Postgraduate Course: Dissertation - GIS Research (PGGE11097)
|School||School of Geosciences
||College||College of Science and Engineering
|Credit level (Normal year taken)||SCQF Level 11 (Postgraduate)
||Availability||Available to all students
|Summary||The dissertation is a substantial piece of research work which both reinforces the skills learned in the taught component of the course and provides a genuine opportunity to undertake new and valuable research. The dissertation takes two parts, a research paper and a technical report. Two supervisors from the MSc teaching staff are allocated along with any external supervisors, depending on topic.
Entry Requirements (not applicable to Visiting Students)
||Other requirements|| None
Information for Visiting Students
|High Demand Course?
Course Delivery Information
|Academic year 2015/16, Available to all students (SV1)
|Learning and Teaching activities (Further Info)
Dissertation/Project Supervision Hours 10,
Programme Level Learning and Teaching Hours 20,
Directed Learning and Independent Learning Hours
|Assessment (Further Info)
|Additional Information (Assessment)
|No Exam Information
| The outcomes given are specifically what a student can learn from the core courses of the taught element of the programme, and the dissertation. Optional courses allow students to learn more in related areas.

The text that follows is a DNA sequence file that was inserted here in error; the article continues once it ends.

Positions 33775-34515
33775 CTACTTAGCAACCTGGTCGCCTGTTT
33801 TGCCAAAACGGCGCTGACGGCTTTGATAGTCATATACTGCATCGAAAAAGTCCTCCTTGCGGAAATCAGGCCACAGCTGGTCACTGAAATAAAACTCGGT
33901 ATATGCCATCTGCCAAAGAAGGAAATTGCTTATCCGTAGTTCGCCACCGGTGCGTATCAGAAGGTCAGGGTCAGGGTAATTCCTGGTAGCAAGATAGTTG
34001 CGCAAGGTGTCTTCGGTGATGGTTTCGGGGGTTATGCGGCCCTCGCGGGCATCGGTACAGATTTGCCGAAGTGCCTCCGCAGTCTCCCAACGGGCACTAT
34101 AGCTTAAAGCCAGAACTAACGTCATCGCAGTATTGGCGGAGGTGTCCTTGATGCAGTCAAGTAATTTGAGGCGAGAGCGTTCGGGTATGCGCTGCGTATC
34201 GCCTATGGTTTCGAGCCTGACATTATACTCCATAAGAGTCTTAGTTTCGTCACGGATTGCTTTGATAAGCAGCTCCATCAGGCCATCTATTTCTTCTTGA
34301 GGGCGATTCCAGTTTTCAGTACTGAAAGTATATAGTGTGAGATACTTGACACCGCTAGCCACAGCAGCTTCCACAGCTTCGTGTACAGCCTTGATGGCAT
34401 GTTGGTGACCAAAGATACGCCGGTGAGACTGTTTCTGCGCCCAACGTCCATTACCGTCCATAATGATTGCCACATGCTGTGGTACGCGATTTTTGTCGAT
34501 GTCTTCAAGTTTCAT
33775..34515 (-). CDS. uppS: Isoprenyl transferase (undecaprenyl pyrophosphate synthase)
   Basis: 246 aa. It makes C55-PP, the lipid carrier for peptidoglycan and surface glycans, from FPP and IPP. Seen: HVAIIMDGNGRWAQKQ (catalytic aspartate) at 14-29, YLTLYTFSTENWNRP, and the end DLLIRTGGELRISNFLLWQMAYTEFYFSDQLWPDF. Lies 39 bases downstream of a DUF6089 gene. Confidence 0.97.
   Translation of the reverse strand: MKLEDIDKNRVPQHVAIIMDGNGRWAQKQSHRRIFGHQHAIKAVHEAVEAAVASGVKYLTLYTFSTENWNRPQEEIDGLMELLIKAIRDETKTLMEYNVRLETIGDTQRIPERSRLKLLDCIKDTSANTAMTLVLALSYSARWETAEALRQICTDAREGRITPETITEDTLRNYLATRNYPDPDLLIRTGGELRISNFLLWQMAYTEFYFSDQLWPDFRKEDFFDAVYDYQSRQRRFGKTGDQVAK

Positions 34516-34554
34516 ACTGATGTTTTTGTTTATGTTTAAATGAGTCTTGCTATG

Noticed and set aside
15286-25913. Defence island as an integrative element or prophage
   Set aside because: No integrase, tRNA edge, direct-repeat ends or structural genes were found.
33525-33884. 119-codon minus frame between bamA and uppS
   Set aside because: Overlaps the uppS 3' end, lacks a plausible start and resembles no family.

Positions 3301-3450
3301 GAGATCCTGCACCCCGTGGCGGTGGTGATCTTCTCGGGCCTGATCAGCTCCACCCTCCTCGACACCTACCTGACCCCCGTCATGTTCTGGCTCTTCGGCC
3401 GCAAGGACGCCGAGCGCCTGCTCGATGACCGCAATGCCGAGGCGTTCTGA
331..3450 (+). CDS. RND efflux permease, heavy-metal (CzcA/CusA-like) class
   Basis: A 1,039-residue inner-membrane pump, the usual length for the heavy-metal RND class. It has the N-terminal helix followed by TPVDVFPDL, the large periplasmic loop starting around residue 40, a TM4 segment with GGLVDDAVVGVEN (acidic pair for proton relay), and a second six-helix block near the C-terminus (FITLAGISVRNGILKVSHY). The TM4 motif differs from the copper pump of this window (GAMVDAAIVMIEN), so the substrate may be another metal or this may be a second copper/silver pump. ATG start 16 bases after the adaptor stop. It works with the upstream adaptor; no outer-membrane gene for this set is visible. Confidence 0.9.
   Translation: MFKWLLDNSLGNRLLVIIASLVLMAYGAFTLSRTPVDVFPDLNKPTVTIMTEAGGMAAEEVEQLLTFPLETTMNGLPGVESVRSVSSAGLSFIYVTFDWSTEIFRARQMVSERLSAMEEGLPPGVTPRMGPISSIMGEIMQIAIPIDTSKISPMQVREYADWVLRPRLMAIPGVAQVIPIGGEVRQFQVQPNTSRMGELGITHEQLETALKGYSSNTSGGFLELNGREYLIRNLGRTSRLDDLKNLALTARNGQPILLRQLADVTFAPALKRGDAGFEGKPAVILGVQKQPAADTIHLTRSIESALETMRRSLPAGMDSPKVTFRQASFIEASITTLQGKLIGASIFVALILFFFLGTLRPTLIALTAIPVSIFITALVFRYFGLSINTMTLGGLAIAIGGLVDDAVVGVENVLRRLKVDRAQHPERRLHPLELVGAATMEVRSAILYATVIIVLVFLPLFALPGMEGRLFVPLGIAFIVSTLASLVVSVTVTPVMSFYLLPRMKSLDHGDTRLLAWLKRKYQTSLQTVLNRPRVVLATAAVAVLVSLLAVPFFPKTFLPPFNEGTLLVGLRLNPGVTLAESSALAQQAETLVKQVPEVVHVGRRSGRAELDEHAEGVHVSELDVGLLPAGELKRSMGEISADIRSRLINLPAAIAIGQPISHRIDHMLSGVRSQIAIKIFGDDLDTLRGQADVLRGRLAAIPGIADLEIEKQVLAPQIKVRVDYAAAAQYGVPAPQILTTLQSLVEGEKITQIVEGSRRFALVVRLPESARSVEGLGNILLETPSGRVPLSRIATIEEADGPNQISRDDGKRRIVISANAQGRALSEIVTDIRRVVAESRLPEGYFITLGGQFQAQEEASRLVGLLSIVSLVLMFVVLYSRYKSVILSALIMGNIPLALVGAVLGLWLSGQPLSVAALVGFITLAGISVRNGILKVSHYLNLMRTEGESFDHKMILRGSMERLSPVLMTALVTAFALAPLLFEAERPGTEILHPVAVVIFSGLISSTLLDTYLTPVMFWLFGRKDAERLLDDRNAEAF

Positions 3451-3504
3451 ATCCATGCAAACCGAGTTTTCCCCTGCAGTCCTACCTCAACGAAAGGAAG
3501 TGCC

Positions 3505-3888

- Understand the range of methods used to store and analyse spatial and attribute data in the context of geographical information systems
- Understand the concept of database management and its implications
- Critically review available GIS technologies, assessing their merits and shortcomings
- Predict future developments and understand the implications of standardisation efforts
- Be aware of a range of applications of GIS
- Develop intellectual skills in critical analysis and synthesis of information to support research themes.
- Locate, read and summarise relevant literature, from both traditional and electronic media, to extend your understanding of the topic
- Develop reasoned arguments, firmly grounded in the available literature
- Generate new knowledge through experimentation or interpretation of previous studies.
- Plan and write assignments, within the specified parameters and to a professional standard
- Take responsibility for your own learning through reading and the preparation of assignments, and reflect upon your learning experience
- Develop transferable skills in written and verbal communication, group and team work, computing, programming and numeracy, and time and project management
|Graduate Attributes and Skills
|Course organiser||Mr Bruce Gittings
Tel: (0131 6)50 2558
|Course secretary||Mr Edwin Cruden
Tel: (0131 6)50 2543
© Copyright 2015 The University of Edinburgh - 18 January 2016 4:34 am